Sticky Blood-Hughes Syndrome Support
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Is APS progressive?

Hello everyone - I joined this site quite a while ago,but have only just plucked up the courage to write something! So here goes...

I was diagnosed with APS fourteen years ago, after three miscarriages. Over the years I would say that my health has been pretty good - only occasional migraines and fatigue, also an underactive thyroid. However, over the last three years I have been having 'flare ups' far more frequently - sometimes lasting for weeks.

I just wondered whether anyone else felt that APS is progressive

18 Replies

This is a difficult question to answer because I think this condition affects us all individually. It also depends very much if you have comorbidities which you already have or may go on to develop some more.

So as you can see it can be a bit of a loaded gun, it will also depend on if you are on any anticoagulation and how well you respond to that. Autoimmune conditions are notoriously fickle and Im afraid what answer is good for one will not be good for another.

Sorry if that does not answer you question very well but its the best I can do honestly at the moment.

I would carry on doing what you are doing if your health is being maintained and not worry too much about it but have a healthily respect and regard for it at the same time. x


Yes, in agreement to what is said here, and do try not too worry too much if you possibly can, hopefully we can all help with any queries that come along for you in the future. Mary F x


Hello Ange: I have a bit of a theory I'm trying to correlate in my own life and wonder if it is true for others. Do you think in the last three years you have had more emotional blows than in previous years? Sometimes I wonder if the biggies like loss of a loved one, a severe accident, the loss of a good friend, a child in trouble. Some sort of profound sadness. Loss of a long time job. Parental loss. Sibling loss. Sometimes I wonder if the tremendous emotional blows we deal with in a normal life send we, with autoimmune disease, into a flare of sorts. The thing about autoimmune disease is that it is better than we are at hide and seek. It can hide for years, morph into another autoimmune disease and resurface for reasons we don't understand yet. Or worse, not resurface but lay dormant. Yet one can't call it a cured because we don't have any idea why it stays dormant or what took place to keep it that way. I just wonder how much emotional energy and daily stress have an effect on flares.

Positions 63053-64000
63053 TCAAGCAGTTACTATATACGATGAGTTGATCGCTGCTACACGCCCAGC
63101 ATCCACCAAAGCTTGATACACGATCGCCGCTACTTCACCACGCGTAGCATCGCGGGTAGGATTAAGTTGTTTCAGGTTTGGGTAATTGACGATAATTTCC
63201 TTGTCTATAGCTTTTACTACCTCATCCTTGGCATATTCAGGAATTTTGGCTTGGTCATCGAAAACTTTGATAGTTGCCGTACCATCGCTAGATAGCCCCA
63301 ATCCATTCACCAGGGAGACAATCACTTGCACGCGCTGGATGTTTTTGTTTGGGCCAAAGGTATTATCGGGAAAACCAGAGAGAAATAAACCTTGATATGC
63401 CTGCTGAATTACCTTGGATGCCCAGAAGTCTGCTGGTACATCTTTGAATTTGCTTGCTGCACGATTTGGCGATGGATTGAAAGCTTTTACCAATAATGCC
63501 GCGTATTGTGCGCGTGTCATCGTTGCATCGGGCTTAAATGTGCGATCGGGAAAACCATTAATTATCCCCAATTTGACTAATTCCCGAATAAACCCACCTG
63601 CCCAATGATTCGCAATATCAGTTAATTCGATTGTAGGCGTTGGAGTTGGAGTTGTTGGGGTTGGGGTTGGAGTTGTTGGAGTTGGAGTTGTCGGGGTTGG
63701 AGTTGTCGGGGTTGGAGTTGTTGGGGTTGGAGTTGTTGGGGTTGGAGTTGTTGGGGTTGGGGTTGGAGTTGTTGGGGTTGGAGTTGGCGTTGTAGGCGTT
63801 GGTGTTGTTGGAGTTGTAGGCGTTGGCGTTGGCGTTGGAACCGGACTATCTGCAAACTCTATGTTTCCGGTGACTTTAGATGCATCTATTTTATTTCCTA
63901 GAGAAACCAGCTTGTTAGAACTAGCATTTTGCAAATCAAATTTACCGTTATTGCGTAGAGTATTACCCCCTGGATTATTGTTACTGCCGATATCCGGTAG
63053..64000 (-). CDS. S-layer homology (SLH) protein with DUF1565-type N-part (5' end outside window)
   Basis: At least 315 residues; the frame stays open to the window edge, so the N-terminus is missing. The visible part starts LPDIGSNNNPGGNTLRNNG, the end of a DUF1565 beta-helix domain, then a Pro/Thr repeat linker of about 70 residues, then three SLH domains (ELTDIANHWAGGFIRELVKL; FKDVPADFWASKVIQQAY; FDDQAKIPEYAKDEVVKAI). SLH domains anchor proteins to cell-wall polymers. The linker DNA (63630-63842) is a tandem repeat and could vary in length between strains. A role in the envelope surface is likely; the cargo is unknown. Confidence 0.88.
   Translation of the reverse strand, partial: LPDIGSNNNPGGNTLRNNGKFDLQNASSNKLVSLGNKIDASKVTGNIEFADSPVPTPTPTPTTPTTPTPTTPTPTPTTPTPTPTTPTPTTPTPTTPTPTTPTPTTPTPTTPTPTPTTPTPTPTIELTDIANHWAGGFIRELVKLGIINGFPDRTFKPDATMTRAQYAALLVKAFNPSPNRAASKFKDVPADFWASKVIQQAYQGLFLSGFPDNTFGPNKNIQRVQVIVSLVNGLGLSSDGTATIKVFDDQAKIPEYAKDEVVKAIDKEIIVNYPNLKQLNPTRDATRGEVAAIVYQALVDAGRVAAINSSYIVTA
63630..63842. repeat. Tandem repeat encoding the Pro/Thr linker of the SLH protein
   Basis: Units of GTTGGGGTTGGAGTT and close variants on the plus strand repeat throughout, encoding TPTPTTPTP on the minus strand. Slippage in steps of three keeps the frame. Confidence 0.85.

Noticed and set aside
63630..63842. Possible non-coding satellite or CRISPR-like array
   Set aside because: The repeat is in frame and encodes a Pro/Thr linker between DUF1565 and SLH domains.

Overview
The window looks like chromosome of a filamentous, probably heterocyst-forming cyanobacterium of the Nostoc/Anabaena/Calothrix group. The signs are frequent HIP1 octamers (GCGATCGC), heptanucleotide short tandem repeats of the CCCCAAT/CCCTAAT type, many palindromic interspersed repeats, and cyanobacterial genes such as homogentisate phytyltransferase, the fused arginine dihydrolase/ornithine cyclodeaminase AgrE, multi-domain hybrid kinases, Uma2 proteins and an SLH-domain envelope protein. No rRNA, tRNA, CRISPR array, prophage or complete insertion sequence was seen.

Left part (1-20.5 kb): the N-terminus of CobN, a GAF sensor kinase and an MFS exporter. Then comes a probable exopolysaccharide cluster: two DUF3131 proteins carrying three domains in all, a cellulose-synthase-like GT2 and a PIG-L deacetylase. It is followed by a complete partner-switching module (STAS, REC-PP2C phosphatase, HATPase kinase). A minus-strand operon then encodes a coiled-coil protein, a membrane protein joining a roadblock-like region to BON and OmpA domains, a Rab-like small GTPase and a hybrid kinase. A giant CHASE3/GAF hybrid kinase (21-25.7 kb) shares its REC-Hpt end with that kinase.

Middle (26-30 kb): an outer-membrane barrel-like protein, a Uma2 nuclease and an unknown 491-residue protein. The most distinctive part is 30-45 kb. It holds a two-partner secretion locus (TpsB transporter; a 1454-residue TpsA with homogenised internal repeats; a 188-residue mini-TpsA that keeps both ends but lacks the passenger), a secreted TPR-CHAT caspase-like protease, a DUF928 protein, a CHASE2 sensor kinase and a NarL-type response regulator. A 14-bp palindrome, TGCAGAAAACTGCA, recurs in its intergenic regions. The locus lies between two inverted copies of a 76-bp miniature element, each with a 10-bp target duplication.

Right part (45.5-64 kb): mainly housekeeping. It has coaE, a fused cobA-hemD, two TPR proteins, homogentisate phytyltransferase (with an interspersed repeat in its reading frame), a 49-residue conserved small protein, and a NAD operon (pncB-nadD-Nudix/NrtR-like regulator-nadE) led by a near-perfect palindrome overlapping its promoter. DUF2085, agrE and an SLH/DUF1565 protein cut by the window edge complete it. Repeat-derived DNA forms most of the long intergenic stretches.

Is your APS managed on aspirin?

Warm wishes,



Hi Canary,

Many thanks for your response; thankfully no more stress or emotional blows than in previous years. However after reading many of the posts on this site, I do feel incredibly lucky to have had many symptom free years - I just find it soooo bizarre that one week I can feel 100% - walking or riding my bike every day, the following week I can barely climb two flights of stairs without feeling totally fatigued and with joint and muscle pain!. I currently just take aspirin, although the rheumatologist did suggest plaquenil if the 'flare ups' became too frequent.


I feel the same. This week had a few "normal" days where I walked a lot, felt like my pre APS self and really enjoyed those days. The past two days I can barely move and feel tired just taking a short walk. I've only been diagnosed since March and it's hard to get used to. I'm trying to accept my condition but sometimes it's hard. I used to have my grandchildren over for up to a week and now I just can't do it anymore. I never know when I'm going to need to "just rest." I'm 67 and always had a lot of energy, did a lot of exercise and now if overdo it at all, I'm exhausted the next few days. I remain grateful for the good day.


I am 70 Loretta and you have to get use to that you can not do things like before. It is also aging. I have also grandchildren but my daughter knows that I can not coupe with too much.

But exercise lucky enough, i can handle without beeing tired. I am a bit trained to walk 1 hour as i do it almost every day. I feel much better afterwards! Good for weight, bloodpressure, INR (I Think) yes for my whole APS-body.

Best wishes with the APS-life from Kerstin


Hi Kerstin. I also walk usually at least an hour a day. I also live in an apartment in the NYC on a 5th floor walkup (no elevator) so sometimes I only go up and down once , but often two or three times (sometimes carrying groceries--and other thngs). Yes--I am getting older but not having the kids stay over is a disappointment but I visit them a lot.